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APH launches three phases of solicitations to increase homeless services

Thursday, February 17, 2022 by Willow Higgins

Austin Public Health is seeking partners in social services to help provide for the city’s unhoused community. This winter and spring, APH’s Health Equity and Community Engagement Division is working with the Homeless Strategy Division to release three phases of solicitations, all designed to increase the city’s capacity to address Austin’s homelessness crisis.

The three phases of the social services solicitations are sequential, the first of which has already been made available to the public. Phase 1, which was released Jan. 31, focuses on housing stabilization needs; the second, which will be released in April, seeks partners to focus on crisis response; the third and final phase, which is scheduled to be released in May, is designed to reduce the number of Austinites who need to lean on homeless services. The partnerships will be paid by the city’s General Fund, American Rescue Plan funds, the federal Emergency Solution Grant and the state Homeless Housing and Services Program. All contracts currently funded by social services will be re-solicited in these solicitations.

“The intent is that we can pull together a solicitation that produces agreements that will best meet the needs of those experiencing homelessness in our community,” said APH’s Akeshia Johnson-Smothers, who presented the solicitation plan to the City Council Public Health Committee last week.

Phase 1 seeks applications from organizations that do work in rapid rehousing, permanent supportive housing and other services like landlord outreach and providing move-in supplies.

The crisis response phase, the next in the rollout, seeks applications to focus on managing resources like emergency shelters, bridge shelters and outreach services.

The last phase, called Reducing Inflow, focuses mostly on resources to end and prevent homelessness. The solicitation calls for applications that address prevention needs, mental health and addiction services, and employment services.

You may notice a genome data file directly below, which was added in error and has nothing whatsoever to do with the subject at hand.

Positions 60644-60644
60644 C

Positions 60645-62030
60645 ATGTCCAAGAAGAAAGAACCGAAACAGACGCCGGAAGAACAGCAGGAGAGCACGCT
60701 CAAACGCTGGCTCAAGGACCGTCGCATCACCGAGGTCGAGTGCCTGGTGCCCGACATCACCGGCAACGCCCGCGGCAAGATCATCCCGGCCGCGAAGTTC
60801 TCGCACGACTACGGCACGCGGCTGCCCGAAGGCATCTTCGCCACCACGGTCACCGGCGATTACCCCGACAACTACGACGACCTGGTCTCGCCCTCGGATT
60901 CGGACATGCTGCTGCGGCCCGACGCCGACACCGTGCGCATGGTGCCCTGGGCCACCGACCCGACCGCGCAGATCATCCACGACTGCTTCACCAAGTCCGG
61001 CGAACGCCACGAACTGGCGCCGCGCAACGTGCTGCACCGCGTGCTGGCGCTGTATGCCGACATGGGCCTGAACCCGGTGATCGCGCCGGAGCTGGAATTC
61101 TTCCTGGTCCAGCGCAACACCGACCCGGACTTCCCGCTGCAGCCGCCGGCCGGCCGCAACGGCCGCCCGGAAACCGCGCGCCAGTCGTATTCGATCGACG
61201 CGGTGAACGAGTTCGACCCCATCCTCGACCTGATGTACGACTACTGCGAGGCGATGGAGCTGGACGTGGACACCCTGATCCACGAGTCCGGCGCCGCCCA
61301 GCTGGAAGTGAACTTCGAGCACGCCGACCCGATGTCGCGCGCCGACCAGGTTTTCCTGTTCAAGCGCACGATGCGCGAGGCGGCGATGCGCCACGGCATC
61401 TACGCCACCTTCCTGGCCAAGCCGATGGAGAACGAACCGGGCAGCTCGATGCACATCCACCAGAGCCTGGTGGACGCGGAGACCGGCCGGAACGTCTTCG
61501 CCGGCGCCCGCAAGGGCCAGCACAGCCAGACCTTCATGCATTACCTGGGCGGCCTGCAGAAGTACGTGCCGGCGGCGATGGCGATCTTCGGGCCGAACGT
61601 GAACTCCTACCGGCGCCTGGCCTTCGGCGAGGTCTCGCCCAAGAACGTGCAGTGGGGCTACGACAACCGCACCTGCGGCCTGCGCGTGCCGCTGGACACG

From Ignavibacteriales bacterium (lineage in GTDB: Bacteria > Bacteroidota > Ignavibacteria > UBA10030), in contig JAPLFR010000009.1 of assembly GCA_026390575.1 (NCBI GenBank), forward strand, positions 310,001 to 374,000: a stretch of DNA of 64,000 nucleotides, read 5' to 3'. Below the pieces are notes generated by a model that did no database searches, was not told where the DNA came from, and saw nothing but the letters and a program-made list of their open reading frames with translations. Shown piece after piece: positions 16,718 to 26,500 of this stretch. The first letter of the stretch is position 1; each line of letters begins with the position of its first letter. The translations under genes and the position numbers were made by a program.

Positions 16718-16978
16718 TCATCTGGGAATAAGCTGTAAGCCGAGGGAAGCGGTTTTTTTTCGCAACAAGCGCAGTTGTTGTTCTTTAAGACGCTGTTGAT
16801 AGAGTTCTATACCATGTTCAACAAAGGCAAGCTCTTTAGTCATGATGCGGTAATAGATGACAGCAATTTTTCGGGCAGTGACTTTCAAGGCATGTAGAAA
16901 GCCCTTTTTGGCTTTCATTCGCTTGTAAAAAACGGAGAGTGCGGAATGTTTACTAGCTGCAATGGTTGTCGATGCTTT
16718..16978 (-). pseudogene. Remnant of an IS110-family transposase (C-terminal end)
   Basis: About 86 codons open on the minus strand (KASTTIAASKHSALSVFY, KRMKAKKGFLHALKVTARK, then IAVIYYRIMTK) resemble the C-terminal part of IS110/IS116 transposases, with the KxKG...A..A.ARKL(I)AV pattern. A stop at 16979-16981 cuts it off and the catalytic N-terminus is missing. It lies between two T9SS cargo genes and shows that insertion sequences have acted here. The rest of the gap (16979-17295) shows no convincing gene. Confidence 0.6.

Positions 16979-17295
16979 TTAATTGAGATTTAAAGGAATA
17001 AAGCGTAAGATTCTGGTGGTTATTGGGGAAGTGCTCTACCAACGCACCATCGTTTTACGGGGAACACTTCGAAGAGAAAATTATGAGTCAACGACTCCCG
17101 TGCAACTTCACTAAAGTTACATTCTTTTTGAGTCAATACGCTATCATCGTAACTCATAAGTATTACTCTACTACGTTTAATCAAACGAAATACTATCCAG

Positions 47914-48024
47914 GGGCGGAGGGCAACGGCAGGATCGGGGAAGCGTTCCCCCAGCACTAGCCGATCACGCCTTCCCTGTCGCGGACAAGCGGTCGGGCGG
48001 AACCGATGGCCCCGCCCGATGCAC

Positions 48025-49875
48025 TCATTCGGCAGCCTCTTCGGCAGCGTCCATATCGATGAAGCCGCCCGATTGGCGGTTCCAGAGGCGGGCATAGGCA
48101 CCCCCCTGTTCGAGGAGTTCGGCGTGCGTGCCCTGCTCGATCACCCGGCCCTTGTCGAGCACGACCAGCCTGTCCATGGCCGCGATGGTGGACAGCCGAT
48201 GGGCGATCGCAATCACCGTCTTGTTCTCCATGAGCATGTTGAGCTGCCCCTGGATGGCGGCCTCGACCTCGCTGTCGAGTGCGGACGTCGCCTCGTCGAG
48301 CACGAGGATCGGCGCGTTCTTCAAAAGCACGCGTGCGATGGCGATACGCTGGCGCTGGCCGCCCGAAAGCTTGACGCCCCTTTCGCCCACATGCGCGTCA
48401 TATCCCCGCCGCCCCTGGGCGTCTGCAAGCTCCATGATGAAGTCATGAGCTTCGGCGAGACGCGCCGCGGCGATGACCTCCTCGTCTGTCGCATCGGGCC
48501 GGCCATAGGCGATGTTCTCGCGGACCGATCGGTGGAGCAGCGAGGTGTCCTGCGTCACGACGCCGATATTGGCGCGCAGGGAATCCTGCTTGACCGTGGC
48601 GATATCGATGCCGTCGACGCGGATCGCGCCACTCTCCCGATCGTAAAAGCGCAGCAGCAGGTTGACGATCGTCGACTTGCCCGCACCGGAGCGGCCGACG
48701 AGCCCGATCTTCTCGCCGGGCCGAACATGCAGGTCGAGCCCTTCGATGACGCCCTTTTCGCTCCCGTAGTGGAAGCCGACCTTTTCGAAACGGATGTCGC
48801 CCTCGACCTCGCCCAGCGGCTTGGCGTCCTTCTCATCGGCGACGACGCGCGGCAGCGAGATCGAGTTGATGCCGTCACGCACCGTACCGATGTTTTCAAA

Council Member Natasha Harper-Madison asked how the department plans to build capacity for homeless services.

“This week, the Homeless Strategy Division, in cooperation with ECHO, is hosting a series of listening sessions for our service providers within the community, and we’re organizing those around the type of services offered … getting their feedback about what the needs are,” said Dianna Grey, the city’s homeless strategy officer.

Grey added that the Innovation Office will also be working on creating small grants for organizations in order to be a “capacity-building accelerator.” 

“Those will be smaller sums totaling probably around $50,000 per organization,” Grey said. “The idea being, let’s do some work in the short term that identifies known immediate capacity-building needs that we could go ahead and fund, even if someone is not at that moment applying through the larger (request for proposal).”

Mayor Steve Adler, who sits on the committee, asked APH how this program might be able to empower larger organizations to train other groups to provide certain services to enable more service providers to take on tasks that are currently out of their reach.

“I want to make sure that the organizations that you’re entering into with contracts now have a contractual provision, or something, that says that they will help build capacity in other organizations as agreed,” Adler said. “I think that’s such an important component and we’ll only have the leverage to make that request as part of this solicitation.”

APH Director Adrienne Sturrup said she would need to speak with the legal department about the idea and discuss expectations with the other groups involved, but agrees it is “going to take that type of cross-collaborative effort to get to the space where we need to be.”

Photo made available through a Creative Commons license.

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